6. Of the several orders of Bishops
Antiquities of the Christian Church
CHAPTER III. Of the Ministers of the Church. 6. Of the several orders of Bishops
I. Of the superior order of Bishops
These are archbishops, metropolitans, primates, exarchs, independent bishops, patriarchs, cardinals, and high priests.
- Of Archbishops*. They are not the same as metropolitans, as has frequently been supposed. The two have ever been distinct in the Eastern church, and usually in the Western. The archbishop is the highest functionary, and as such presides over both metropolitans and bishops. The theory of Bingham is not altogether correct, who supposes that the bishops of larger cities, such as Alexandria, Rome, Constantinople, Antioch, etc. may have gained an ascendancy in the fourth and fifth centuries over the bishops and metropolitans of smaller towns, and assumed the name of archbishops to denote this superiority. The title however is known to have been first given to the bishop of Alexandria, and to have been adopted as an official title in the year 431. But it prevailed only until the introduction of the Jewish title, patriarch, to which the name of archbishop gave place, and yet it was very seldom used as exactly synonymous with it.
The first bishop of any diocese was sometimes styled archbishop. The policy of the church of Rome in giving the occupants of such a place, the title of archbishop was to prevent them from exercising the rights of metropolitans. That church even bestowed the title upon such as had no diocese under their jurisdiction. In the Greek church the office was held in more respect.
- Metropolitans. These were so called because they presided over the principal town of the district or province,
but the limits of their authority were not necessarily the same as those of the slate; for there are many examples both in ancient and modern history of inconsiderable towns which yet were metropolitan sees. The title was not in use previous to the council of Nice. But instead of it, other titles were employed, such as *, etc. The third council of Carthage decreed that the chief bishop should neither be called princeps sacerdotum, nor summus sacerdos; but merely primae sedis episcopus, senior bishop. In Africa, and especially in Nicomedia and Mauritania, his title continued for a long time to be senex and senior, while the seniority of office continued to be carefully maintained and observed.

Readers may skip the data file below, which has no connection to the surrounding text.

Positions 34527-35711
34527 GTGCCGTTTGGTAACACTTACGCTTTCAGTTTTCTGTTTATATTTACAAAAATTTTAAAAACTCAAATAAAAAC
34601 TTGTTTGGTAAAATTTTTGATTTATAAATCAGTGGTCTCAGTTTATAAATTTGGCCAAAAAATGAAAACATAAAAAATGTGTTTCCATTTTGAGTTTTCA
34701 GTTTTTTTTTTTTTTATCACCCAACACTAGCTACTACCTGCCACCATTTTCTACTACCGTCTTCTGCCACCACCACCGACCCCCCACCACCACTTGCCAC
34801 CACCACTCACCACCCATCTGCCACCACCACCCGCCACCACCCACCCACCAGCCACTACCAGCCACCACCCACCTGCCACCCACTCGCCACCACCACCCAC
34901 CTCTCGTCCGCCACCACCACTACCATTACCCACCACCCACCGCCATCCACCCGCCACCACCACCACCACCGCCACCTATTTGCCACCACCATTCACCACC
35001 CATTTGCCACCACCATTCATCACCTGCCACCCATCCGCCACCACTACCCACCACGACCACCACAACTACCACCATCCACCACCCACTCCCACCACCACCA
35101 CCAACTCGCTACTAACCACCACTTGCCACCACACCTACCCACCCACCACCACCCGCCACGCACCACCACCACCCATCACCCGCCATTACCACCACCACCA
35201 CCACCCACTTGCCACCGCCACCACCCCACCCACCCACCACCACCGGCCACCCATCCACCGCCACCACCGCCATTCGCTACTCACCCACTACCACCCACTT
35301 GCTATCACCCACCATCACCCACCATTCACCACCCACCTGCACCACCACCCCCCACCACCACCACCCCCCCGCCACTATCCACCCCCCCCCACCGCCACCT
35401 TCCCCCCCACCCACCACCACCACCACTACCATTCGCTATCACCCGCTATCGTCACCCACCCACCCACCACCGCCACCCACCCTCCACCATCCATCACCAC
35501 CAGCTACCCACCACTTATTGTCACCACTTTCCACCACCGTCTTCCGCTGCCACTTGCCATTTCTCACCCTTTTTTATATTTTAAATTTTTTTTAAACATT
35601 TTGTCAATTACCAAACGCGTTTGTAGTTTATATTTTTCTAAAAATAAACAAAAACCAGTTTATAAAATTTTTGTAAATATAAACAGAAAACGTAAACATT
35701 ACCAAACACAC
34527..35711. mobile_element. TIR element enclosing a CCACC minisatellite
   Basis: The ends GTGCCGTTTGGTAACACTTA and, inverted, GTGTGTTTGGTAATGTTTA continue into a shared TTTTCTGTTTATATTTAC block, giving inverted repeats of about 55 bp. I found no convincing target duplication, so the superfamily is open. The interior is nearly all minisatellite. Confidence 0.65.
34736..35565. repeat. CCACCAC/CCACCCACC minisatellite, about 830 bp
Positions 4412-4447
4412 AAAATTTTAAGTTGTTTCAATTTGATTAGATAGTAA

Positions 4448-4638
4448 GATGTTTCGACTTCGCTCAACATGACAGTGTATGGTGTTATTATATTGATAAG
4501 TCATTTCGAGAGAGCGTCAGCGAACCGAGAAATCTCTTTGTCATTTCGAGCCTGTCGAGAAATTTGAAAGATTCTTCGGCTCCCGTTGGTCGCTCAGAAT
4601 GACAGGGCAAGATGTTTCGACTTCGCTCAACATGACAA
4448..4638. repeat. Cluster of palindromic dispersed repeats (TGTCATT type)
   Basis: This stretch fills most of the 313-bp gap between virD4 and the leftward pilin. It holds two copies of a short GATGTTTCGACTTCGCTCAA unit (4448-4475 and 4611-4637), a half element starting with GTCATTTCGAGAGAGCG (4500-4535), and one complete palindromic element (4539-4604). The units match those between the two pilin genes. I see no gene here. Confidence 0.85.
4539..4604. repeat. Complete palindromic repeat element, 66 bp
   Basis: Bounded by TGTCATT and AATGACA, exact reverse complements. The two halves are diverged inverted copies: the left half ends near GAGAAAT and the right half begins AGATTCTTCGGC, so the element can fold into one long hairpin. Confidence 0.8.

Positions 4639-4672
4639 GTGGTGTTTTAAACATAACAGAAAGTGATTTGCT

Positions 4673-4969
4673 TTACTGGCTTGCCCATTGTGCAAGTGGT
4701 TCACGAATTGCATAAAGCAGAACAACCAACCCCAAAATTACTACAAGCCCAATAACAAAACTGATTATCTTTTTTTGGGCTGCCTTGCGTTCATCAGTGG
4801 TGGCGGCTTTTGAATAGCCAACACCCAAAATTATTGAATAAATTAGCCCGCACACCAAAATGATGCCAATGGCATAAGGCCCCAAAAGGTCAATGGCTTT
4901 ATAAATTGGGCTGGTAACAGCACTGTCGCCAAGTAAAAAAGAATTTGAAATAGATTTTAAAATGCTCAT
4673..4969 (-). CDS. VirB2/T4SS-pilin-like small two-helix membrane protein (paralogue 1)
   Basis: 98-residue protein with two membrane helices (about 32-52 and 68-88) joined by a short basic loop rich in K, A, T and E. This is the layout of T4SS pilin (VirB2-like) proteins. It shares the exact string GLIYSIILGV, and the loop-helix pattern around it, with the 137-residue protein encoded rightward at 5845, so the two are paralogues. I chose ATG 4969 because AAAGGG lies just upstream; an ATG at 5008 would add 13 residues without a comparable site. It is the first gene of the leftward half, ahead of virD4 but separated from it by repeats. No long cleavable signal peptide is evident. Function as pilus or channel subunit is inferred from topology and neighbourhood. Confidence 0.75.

- Primates*. This title is not, as many suppose, derived from an ancient civil office in Rome. The term primas urhis, castelli, palatii, etc. primate of the city, palace, etc. is of much later origin, and probably was itself derived at first from the church. Bishops, venerable for their age or personal dignity, and those who held offices over other dignitaries of the church, were called primates. The distinction, however, between titular or honorary primates, and primates in power, was very early made. In Africa, the senior bishop, and the bishop of Carthage, were each respectively styled primate of all Africa. The term primate was often the same in signification as archbishop, metropolitan, and patriarch. In the eighth and ninth centuries it was common to style the chief dignitaries of the whole province, or empire, primates – such as primate of the kingdom, primate of Gaul, Germany, etc. But it has ever been the policy of the Roman church to take care that these splendid titles should not express any high prerogative.